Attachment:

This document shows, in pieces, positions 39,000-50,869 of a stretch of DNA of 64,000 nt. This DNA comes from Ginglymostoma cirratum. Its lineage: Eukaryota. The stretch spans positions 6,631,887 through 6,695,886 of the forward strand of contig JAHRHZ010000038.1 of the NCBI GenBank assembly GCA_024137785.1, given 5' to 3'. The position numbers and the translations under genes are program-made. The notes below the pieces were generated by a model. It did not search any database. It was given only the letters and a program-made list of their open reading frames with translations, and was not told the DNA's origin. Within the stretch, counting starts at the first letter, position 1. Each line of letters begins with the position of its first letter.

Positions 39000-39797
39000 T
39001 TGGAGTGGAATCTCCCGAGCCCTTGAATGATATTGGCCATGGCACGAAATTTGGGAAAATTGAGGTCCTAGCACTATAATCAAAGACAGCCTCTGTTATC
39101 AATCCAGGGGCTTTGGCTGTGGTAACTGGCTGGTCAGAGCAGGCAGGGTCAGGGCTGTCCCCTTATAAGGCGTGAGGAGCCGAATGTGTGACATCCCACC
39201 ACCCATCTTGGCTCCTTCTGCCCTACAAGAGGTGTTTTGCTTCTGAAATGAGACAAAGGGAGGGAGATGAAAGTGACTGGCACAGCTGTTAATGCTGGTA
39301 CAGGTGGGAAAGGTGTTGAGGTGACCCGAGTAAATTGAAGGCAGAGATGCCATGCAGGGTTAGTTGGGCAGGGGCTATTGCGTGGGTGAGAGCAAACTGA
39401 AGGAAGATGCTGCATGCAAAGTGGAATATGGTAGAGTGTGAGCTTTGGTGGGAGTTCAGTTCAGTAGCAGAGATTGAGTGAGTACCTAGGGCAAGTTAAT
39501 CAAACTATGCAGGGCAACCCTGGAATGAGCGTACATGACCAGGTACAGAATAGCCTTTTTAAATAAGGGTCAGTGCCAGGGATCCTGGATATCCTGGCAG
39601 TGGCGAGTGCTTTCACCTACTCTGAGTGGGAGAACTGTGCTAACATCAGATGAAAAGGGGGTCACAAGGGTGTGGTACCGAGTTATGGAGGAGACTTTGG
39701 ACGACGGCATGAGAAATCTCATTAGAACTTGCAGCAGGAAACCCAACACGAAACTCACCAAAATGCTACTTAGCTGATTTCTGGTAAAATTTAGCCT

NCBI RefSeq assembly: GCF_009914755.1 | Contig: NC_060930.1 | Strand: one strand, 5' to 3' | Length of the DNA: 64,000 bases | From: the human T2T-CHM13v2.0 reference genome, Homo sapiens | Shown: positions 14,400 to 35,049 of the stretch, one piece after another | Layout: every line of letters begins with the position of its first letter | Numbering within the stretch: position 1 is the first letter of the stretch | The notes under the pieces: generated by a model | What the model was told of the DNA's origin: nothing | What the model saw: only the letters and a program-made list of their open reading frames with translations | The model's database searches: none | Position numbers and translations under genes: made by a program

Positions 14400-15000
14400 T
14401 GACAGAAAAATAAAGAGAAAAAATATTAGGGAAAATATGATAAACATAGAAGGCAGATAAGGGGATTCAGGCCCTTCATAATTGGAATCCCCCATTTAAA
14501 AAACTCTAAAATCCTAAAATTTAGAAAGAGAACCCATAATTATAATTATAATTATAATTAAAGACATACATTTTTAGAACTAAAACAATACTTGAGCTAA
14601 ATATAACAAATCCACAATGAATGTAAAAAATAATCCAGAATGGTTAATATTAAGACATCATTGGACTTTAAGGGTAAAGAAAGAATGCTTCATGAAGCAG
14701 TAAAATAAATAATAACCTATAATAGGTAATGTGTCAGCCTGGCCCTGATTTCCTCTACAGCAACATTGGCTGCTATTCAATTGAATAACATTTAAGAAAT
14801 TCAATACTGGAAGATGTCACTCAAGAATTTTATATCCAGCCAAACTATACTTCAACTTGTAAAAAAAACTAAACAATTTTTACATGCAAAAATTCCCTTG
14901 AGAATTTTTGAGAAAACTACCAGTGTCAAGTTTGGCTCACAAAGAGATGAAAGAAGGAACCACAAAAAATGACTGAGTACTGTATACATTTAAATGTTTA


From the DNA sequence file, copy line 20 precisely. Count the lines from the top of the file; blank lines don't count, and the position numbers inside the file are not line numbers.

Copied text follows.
14901 AGAATTTTTGAGAAAACTACCAGTGTCAAGTTTGGCTCACAAAGAGATGAAAGAAGGAACCACAAAAAATGACTGAGTACTGTATACATTTAAATGTTTA